Restaurant Review: Society Hill Society

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Society Hill Society | Photo by Courtney Apple

In the annals of faint praise, neighborhood restaurant is a peculiar epithet. People usually apply it to the places that make them feel most welcome. Yet it’s a dismissive classification—not just because it implies that a place merits only limited attention, but because it suggests that one neighborhood restaurant is more or less interchangeable with any other. Warm hospitality, a menu that’s not trying to reinvent the wheel, consistent cooking, and bang—your Brewerytown pals are all, “Why can’t somebody open a place like this by us?”

Nobody would ask that about Society Hill Society, because Reed Barrow has remade the old Artful Dodger into a public house that looks like pints have been sliding across its hammered copper bar since the first bricks were laid on Headhouse Square (and only lately, eclectic cocktails). Locally crafted spindle chairs and coarse-grained chestnut soak up the warm light of yellow globe fixtures on patched plaster ceilings. The upper bar shelves hold objects so random, it seems they must have taken decades to accrue. Is that a femur wedged in next to the ship captain’s hat?

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Reduced: Society Hill Beauty Gets Price Cut of $100K

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This high-ceilinged Society Hill townhouse has a traditional facade that hides a mix of modern and historic elements. The kitchen has Viking stainless steel appliances, quartz countertops and backsplash, Shaker-style wood cabinets, and limestone flooring. The formal dining and living rooms have crown molding and wood floors. There’s a breakfast room that leads out to the red brick garden.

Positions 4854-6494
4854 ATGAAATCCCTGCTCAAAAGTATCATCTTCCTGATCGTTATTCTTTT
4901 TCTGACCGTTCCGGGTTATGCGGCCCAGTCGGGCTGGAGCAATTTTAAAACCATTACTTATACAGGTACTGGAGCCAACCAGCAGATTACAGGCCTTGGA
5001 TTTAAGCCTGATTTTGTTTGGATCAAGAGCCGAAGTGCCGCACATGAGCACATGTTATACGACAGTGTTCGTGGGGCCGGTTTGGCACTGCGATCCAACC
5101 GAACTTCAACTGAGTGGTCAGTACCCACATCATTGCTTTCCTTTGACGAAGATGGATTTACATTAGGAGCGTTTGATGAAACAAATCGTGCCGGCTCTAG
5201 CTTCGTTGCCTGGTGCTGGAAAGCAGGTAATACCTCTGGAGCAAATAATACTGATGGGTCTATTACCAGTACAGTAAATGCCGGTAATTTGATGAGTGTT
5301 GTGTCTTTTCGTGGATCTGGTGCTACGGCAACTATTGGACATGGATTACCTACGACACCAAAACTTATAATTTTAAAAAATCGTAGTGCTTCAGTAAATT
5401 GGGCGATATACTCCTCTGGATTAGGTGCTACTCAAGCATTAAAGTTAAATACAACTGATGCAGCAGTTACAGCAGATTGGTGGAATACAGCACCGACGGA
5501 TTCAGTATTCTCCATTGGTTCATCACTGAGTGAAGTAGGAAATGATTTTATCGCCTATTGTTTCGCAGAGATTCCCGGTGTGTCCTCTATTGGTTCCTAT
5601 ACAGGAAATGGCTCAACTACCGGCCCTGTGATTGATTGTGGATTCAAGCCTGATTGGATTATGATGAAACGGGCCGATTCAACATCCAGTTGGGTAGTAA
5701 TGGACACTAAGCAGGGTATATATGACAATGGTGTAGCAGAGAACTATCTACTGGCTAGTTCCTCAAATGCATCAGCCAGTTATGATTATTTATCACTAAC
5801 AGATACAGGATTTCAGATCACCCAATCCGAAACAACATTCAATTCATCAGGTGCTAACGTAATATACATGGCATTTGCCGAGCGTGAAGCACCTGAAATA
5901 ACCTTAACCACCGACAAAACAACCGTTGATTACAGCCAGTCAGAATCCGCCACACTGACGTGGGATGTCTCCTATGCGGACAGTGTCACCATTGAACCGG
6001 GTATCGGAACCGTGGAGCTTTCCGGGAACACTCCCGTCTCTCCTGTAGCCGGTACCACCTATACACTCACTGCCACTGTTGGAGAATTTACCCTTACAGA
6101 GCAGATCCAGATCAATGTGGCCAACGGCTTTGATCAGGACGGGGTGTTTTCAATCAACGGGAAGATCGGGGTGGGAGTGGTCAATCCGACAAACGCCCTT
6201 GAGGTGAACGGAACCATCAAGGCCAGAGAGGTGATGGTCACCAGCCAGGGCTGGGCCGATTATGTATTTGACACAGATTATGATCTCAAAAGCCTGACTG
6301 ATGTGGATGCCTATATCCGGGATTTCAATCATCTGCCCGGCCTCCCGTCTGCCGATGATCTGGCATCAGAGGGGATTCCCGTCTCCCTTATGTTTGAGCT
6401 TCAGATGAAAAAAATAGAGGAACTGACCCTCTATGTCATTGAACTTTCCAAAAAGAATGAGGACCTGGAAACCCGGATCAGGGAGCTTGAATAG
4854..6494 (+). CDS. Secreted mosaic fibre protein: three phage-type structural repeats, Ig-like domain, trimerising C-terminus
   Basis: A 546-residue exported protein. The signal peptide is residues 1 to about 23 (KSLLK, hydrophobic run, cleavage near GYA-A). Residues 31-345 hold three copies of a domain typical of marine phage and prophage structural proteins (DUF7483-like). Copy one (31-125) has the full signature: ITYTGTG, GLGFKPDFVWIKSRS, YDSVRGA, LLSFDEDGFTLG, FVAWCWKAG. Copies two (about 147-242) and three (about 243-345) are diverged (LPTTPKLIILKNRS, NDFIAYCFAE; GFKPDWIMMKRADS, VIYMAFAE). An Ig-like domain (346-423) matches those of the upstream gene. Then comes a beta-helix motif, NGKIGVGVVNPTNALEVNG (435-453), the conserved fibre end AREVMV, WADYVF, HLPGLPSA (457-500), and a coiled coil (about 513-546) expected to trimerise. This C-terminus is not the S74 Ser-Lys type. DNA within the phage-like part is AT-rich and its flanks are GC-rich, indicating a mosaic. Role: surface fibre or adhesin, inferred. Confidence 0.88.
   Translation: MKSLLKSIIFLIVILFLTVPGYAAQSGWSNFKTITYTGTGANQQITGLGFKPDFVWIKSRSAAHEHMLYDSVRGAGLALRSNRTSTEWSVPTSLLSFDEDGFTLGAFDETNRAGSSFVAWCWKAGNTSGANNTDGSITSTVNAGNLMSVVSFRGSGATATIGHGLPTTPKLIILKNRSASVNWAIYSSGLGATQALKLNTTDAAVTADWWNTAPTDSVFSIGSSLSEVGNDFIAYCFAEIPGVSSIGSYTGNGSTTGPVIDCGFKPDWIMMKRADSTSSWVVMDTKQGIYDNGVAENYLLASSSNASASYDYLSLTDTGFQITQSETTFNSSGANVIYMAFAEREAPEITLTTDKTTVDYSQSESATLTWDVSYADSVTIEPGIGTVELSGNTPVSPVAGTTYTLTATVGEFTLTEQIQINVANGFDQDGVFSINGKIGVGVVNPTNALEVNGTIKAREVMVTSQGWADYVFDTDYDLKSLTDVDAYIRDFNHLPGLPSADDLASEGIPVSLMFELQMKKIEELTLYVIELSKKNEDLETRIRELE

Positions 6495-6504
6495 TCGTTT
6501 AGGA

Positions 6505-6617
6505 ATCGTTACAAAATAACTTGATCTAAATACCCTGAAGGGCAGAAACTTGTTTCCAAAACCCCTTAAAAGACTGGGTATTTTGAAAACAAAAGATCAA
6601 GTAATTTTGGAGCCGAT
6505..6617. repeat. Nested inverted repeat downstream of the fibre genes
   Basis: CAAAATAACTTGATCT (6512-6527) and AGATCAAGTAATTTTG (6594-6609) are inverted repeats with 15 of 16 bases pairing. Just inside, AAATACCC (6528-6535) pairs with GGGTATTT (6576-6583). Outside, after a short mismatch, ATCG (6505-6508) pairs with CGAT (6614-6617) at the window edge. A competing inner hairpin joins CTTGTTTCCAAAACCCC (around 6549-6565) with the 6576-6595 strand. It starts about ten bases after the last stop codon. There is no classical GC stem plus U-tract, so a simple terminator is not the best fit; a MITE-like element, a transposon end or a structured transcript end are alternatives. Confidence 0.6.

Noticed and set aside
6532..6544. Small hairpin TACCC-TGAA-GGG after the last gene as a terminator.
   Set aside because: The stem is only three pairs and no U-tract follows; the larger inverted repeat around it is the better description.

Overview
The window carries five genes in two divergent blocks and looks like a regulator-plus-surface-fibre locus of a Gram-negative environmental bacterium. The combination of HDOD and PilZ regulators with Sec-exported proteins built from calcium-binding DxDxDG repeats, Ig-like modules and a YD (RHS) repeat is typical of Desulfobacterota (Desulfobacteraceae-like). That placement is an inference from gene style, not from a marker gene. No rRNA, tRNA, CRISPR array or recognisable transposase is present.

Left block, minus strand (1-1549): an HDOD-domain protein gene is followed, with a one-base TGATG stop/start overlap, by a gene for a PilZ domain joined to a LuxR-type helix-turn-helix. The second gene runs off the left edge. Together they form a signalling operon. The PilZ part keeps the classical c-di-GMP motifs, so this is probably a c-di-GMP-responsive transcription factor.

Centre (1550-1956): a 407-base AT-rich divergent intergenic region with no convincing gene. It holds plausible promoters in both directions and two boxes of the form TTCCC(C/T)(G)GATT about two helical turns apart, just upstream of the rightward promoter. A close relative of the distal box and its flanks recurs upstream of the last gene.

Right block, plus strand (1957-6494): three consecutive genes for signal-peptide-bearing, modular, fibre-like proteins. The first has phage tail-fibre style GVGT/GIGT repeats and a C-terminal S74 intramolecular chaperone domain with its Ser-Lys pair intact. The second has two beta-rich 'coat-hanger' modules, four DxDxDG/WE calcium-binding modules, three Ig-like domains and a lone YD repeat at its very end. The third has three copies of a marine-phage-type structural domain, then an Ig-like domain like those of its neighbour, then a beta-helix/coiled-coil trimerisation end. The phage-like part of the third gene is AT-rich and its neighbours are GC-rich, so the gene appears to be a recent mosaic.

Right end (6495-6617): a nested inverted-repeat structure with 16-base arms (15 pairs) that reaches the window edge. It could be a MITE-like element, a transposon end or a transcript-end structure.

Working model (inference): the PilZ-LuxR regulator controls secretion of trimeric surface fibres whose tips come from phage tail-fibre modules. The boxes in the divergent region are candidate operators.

The second floor has the master suite, a rear library with built-ins, and a small deck. Another deck is possible right off the stairs leading to the third floor, where two bedrooms share a marble bathroom. A fourth bedroom with a bathroom and bonus open area can be found on the fourth floor. The lower level has a media room.

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Cheese Curd Redemption at Independence Beer Garden

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Adam Erace reviews the pop-up Independence Beer Garden and offers tips for where and when to hang out but skewers the food, save what comes with cheese curds.

But don’t miss the cheese curds, light little poufs of tempura-fried Vermont goodness served with sweet, smoky tomato jam, the marinara to these new-school mozzarella sticks.

At Independence Beer Garden, a democratic menu of bar fare [City Paper]
Independence Beer Garden [Foobooz]

Franklin Flea’s Summer Market Food Lineup

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The Franklin Flea Summer Market is happening this Saturday, August 16th, and it’ll be full of vintage pieces, music, and food. Oh so much food. In fact, this month’s event is the largest one yet, when it comes to the food.